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vitamin D excess

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Excessive vitamin D may be the result of:

  • excessive intake:
    • self-medication, for example in women concerned about osteoporosis, supplementation during pregnancy (see notes)
    • iatrogenic
  • increased production of calcitriol:
    • high 1-alpha-hydroxylase in kidney, for example in hyperparathyroidism
    • extra-renal production of calcitriol - 1-alpha-hydroxylase activity in granuloma cells, for example in sarcoidosis, sarcomas, some lymphomas

The features of vitamin D excess are those of hypercalcaemia due to increased bone resorption

  • early symptoms of toxicity include symptoms of hypercalcaemia such as thirst, polyuria and constipation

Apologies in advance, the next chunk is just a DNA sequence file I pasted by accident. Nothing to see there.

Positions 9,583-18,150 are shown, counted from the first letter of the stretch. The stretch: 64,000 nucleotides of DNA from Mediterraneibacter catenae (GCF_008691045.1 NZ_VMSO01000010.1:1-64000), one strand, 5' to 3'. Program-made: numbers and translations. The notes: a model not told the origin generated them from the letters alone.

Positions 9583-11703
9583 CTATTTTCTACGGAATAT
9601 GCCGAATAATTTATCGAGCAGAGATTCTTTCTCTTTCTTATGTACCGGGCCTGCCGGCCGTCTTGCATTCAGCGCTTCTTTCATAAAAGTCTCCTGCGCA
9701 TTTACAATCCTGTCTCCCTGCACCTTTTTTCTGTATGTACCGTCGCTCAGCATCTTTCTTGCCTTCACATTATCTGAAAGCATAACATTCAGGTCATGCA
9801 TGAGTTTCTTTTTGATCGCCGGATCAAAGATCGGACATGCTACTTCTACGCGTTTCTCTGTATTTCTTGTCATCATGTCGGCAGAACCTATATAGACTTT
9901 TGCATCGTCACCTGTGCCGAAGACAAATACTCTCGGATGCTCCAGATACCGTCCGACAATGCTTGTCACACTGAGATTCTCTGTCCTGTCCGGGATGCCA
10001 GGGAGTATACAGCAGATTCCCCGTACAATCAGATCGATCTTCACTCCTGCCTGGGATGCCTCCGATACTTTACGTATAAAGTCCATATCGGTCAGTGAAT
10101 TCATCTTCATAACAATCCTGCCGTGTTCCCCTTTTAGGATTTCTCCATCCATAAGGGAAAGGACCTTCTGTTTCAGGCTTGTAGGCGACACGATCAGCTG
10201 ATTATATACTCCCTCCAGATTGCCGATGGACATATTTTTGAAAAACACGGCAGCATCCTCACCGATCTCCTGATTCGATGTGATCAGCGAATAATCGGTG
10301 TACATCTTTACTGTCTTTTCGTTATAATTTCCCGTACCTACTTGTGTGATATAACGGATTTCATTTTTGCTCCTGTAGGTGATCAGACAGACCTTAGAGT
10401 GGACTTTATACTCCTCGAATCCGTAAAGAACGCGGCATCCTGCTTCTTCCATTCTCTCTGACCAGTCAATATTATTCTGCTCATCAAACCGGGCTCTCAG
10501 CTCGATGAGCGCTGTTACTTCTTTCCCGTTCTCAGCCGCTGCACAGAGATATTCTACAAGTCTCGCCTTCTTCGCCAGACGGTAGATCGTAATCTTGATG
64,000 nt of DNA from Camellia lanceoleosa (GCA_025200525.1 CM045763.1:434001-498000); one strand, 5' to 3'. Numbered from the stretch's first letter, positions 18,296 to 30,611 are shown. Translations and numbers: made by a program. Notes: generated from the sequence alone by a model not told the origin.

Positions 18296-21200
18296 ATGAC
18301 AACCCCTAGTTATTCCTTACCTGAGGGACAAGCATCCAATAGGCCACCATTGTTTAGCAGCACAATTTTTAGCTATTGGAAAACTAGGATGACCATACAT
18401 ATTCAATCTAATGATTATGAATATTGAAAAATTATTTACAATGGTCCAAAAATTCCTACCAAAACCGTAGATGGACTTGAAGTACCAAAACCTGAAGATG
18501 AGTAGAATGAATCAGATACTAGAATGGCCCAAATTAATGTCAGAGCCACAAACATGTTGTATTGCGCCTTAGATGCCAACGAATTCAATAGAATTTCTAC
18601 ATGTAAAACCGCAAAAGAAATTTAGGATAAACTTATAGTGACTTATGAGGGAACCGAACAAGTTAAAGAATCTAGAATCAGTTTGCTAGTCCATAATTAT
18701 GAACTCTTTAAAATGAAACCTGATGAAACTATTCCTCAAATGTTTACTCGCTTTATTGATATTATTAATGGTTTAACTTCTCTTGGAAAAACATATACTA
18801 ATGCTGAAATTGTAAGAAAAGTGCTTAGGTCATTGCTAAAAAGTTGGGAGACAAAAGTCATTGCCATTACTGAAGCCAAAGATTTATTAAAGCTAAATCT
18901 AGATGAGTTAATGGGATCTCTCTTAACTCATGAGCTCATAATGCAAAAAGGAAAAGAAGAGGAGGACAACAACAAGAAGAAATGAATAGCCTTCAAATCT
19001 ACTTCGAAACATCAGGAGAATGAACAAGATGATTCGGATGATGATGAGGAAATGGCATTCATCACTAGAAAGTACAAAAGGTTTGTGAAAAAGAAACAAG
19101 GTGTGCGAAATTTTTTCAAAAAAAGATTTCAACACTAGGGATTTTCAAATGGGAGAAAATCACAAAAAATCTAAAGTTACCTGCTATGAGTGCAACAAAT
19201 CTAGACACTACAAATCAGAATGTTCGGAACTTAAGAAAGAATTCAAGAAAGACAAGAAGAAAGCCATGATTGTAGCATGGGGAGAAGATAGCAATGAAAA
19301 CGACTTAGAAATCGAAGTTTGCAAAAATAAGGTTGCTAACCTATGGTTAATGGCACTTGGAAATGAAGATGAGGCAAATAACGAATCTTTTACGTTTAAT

• vitamin D toxicity can result in renal failure, which can rapidly become irreversible
    • if vitamin D toxicity secondary to excessive supplementation is suspected then vitamin D must be withdrawn and serum calcium and renal function checked urgently, since emergency inpatient care with rehydration is usually indicated (1)

Notes (2):

  • the Food Standards Agency states that taking 25µg (1,000 IU) of vitamin D supplements daily is unlikely to cause any harm in the general population
  • pregnancy
    • excess vitamin D in animals has been shown to have teratogenic effects. High systemic doses of vitamin D should be avoided during pregnancy
      • in consideration of all these factors in mind, the currently recommended dose for supplementation during pregnancy and breast-feeding (10µg [400 IU] daily) seems reasonable

Reference:

  1. Drug and Therapeutics Bulletin 2006;44 (4):25-9.
  2. Drug and Therapeutics Bulletin 2006; 44(2):12-16.

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